Reflecting on the Death of Bin Laden

What a way to start our day. I slept in a little this morning, since I had already decided to call in sick: a prolonged elbow soreness just seemed to get much worse over the weekend. Time to stop “toughing it out” and call the doctor. While I was brushing my teeth, Joyce turned on the radio to listen to the news on 1010 WINS, and the first thing she hears is something like, “Stay tuned for in-depth coverage of the death of Osama bin Laden.” (And I went to bed thinking the world’s biggest news is “My elbow feels horrible.”)

The death of Osama bin Laden comes at an interesting moment. It came one day after the 56th anniversary of Adolf Hitler’s death (perhaps they can become roommates now). It was also the eighth anniversary of George W. Bush’s “Mission Accomplished” speech, after the fall of Saddam Hussein’s regime in Iraq. (Wow, I guess they can start an “Axis of Evil” fraternity in the nether world.)

I confess: I can go for days on end with these quips at the expense of bin Laden. Many have already beaten me to it. When I heard that our military gave him an immediate “burial at sea” (to balance Islam’s requirements of immediate burial with the fact that no country would accept his remains), my first thought was: “There is a part of me that wishes we had boiled his body in pig blood and then fed it to rats. Send him out in a manner most offensive to Muslims. He does not deserve our respect.” (Yes, I actually posted that online, on a friend’s Facebook friend.)

That is the human side of me speaking: the side that demands justice. However, after having a few cups of coffee, scheduling a doctor’s appointment, and spending a few minutes reading the Bible and praying, I realize that I need to apply my beliefs as a Christian AHEAD of my values as an American.

So, the following are just a few random thoughts about bin Laden’s death. This is not an in-depth analysis by any means, just a few thoughts that came to mind this morning.

  1. At the beginning of the “War on Terror” in 2001, I shared a word, which I still believe came from the Lord, at church. I shared that terrorism is merely one of many forms of evil—of the work of Satan—in the world today. We must not allow ourselves to sell out to wickedness in our efforts to end terrorism.
  2. Growing out of that, I have to think: Maybe it is a good thing that we gave bin Laden a burial at sea. No, it is not what he deserved: For his crimes against humanity, he deserved something akin to the pig-blood-bath I proposed above. But, we proved something to the world when we buried him at sea. We, the American people, are BETTER and MORE NOBLE than bin Laden and his fellow Islamic extremists. Despite his wickedness, we treated him with a certain degree of dignity as a fellow human being. Islamic extremists will place their religious convictions ahead of human dignity. The Judeo-Christian tradition recognizes that human dignity is central to our entire ethical and moral system, since God created us in His image.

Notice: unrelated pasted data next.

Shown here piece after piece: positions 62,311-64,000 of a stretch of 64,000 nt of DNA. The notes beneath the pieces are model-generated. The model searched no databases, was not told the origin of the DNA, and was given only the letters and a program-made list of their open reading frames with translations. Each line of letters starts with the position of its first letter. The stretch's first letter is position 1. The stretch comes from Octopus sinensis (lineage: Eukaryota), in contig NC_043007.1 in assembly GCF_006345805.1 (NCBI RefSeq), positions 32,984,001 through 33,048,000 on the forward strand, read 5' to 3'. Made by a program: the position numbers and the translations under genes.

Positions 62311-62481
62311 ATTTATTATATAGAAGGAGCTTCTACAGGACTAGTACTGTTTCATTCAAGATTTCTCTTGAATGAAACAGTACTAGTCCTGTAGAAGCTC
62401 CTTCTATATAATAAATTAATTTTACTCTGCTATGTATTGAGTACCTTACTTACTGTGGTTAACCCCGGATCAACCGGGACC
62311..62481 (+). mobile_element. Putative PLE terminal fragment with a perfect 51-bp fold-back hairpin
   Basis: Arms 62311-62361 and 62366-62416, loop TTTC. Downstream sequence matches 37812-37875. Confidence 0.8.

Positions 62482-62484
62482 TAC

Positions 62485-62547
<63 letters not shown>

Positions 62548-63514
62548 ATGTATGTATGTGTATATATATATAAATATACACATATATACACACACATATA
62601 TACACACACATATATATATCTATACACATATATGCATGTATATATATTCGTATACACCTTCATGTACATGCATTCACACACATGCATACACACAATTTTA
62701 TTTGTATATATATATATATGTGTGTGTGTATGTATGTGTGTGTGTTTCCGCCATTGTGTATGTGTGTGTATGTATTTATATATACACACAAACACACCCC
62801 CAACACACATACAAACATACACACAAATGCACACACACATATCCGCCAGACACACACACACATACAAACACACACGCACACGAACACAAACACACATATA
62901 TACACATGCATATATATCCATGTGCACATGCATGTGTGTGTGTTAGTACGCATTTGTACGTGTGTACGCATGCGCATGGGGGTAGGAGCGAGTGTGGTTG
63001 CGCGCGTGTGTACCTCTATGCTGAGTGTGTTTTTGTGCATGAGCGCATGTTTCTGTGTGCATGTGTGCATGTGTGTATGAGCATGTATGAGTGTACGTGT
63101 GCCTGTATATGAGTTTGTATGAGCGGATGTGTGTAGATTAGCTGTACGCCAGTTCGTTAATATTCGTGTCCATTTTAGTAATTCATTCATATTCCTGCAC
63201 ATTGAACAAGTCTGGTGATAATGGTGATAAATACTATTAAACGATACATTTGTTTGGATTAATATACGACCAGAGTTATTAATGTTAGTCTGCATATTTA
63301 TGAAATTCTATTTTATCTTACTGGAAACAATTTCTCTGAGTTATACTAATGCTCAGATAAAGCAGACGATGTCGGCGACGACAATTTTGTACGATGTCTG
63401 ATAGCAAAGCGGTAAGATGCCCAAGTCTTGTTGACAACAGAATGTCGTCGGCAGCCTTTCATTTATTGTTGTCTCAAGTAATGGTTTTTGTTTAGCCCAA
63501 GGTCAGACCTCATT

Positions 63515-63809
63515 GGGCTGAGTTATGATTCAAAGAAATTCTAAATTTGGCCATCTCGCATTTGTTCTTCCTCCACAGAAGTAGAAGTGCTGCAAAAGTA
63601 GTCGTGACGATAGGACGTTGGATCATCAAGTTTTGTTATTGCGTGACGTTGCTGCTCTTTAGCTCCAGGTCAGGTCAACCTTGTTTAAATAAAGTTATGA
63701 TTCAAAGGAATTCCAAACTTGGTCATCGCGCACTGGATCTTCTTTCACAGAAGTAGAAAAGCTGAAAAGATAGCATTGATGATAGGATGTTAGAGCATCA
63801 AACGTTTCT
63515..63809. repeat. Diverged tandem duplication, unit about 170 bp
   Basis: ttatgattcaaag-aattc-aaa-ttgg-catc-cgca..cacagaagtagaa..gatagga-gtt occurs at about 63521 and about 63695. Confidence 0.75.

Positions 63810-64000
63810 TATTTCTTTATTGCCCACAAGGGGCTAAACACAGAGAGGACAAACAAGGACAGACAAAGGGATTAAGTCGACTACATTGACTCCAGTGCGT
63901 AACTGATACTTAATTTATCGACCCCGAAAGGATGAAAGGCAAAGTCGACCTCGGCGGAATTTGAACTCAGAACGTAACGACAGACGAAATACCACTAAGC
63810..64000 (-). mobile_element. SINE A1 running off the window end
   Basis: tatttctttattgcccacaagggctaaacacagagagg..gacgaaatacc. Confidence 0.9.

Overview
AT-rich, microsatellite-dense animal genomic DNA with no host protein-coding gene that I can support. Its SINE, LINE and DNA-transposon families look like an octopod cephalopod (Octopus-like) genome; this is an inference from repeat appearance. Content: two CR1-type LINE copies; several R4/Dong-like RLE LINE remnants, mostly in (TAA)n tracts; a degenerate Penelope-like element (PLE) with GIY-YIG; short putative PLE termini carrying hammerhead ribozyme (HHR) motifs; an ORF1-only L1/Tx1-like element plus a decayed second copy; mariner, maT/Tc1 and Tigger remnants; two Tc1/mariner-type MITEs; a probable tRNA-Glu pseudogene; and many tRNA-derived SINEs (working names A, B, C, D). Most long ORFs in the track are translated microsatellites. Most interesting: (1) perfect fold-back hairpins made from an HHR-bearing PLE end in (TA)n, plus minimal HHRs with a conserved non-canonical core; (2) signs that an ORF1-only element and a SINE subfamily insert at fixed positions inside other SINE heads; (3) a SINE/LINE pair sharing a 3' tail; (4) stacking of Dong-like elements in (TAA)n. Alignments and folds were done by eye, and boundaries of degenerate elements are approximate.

3. Indeed, I will be so bold as to say that our value system, based on a Judeo-Christian system of morality and ethics, is more noble than the repressive value system of Islamo-fascism. I am not ashamed to say that. Am I being intolerant? Absolutely: And I will remain intolerant of immorality, evil, and wickedness until the end of eternity.
  4. The war against terror is not over. Osama bin Laden is dead, but in the days to come, we will all have the displeasure of getting to know who will take his place as head of Al-Qaeda. Bin Laden was evil, but he was not an idiot. He knew our troops were coming after him. He was fighting for a cause that he believed in, one he was willing to die for, which he would want to maintain after he died. Someone will take his place. Someone has been groomed to keep his blind vision alive.
  5. The war against evil will never end until Jesus Christ returns. The Book of Revelation summarizes the spiritual war between God and Satan, which is usually manifested in the flesh-and-blood world we live in. In Revelation 20:7–15, we read how God will finally judge the world: Satan, the demons, all those who stand condemned when judged according to God’s righteous decrees, and finally hell and death will be cast into a lake of fire. (Revelation 20:13 says that the sea will give up the dead that are in it: Yes, Mr. bin Laden, this means you!)

There are probably countless more things that can be written about this event. I am sure we will read and hear more about bin Laden and his last days as the news unfolds. As we consider this, let us remember that all of us are in need of the forgiveness and mercy of God, revealed in Christ Jesus and received through a relationship with Him. Bin Laden was evil, but we must remember that we too are sinners, in need of grace.

I, for one, will continue to pray for an outpouring of God’s Holy Spirit, both in our nation and in those nations that remain hostile to the Gospel of Jesus Christ.

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